Mailed Kits May Prompt Parents to Protect Kids From Sun
Low-cost mailers led to greater use of 'sun-protective' clothing, hats and shade, study finds
SUNDAY, Sept. 30, 2012 (HealthDay News) -- Mailing sun-protection kits, which contain information about the dangers of exposure to the sun's harmful UV rays and skin cancer, as well as swim shirts, hats and sunscreen, increases the number of people who take steps to protect their children from sun exposure, according to a new study.
Researchers from the Colorado School of Public Health and the University of Colorado Cancer Center found that the kits prompted more people to provide their kids with sun-protective clothing, hats and sunscreen. The kits also encouraged more people to avoid midday sun.
The investigators noted that because the kits were inexpensive and delivered by mail, they could be widely distributed.
"This is a low-cost, effective intervention that could be an important component in efforts to reduce sun exposure in children during the years that they acquire much of their risk for skin cancer," the study's first author, Lori Crane, investigator at the Cancer Center and chair of the department of community and behavioral health at the Colorado School of Public Health, said in a news release from the center.
The study involved 676 children, all 6-year-olds, and their parents. All participants were surveyed to assess their level of sun-protective behaviors as well as parents' knowledge about melanoma and their understanding of their child's lifetime risk for this form of skin cancer. Skin exams also revealed the children's level of tanning and number of potentially dangerous moles they had. Half of the participating families were randomly selected to receive sun-protection kits in the mail in April and May of 2005, 2006 and 2007.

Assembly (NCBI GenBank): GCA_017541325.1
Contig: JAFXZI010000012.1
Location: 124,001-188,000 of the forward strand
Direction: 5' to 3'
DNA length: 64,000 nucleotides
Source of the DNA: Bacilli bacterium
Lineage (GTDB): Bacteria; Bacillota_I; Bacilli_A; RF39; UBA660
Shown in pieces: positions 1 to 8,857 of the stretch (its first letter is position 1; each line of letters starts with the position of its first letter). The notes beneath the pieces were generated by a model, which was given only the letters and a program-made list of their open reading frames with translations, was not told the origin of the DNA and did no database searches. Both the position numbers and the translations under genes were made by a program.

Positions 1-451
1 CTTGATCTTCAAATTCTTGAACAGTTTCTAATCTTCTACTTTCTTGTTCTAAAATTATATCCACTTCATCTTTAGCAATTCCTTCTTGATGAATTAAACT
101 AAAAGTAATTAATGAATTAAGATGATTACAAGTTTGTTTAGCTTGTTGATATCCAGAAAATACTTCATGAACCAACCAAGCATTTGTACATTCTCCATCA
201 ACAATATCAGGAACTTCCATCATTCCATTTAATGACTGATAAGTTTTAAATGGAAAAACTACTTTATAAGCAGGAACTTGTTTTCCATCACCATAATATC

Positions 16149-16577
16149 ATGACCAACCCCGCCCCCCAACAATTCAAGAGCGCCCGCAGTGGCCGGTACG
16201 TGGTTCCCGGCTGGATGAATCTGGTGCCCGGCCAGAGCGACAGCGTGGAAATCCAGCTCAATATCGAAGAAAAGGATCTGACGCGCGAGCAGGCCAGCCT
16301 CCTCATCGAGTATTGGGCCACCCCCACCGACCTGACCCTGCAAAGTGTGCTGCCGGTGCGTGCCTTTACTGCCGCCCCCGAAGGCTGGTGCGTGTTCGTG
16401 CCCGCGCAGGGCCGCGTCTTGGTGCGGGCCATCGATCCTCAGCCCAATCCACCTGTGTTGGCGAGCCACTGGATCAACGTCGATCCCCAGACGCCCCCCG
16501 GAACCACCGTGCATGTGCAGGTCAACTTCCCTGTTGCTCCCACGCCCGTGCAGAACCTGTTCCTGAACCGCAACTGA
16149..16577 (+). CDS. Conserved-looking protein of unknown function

The study, published in the October issue of the American Journal of Preventive Medicine, revealed that those who received the sun-protection kits gained more awareness about sun exposure and had greater adherence to sun-protective behaviors. The most significant behavioral changes the people reported were those emphasized in each yearly kit, the researchers noted.
"After we emphasized long clothing in the spring of 2005, we saw a difference in clothing behavior in the summers of 2005 and 2006, not in 2007. Then after emphasizing hats in 2006, we saw a difference in hat use that year. And then after highlighting shade in 2007, we saw a corresponding increase in parents' awareness and use of shade as a sun-protective behavior," Crane explained in the news release.
More research is needed to determine how the kits affect children's risk for skin cancer and if it changes behavior in the long term, the study authors added.
The researchers warned in the news release that children and teens who develop a blistering sunburn have a more than doubled risk of skin cancer in adulthood, and long-term sun exposure accumulated over many years may be equally harmful.
The U.S. Centers for Disease Control and Prevention has more about sun protection.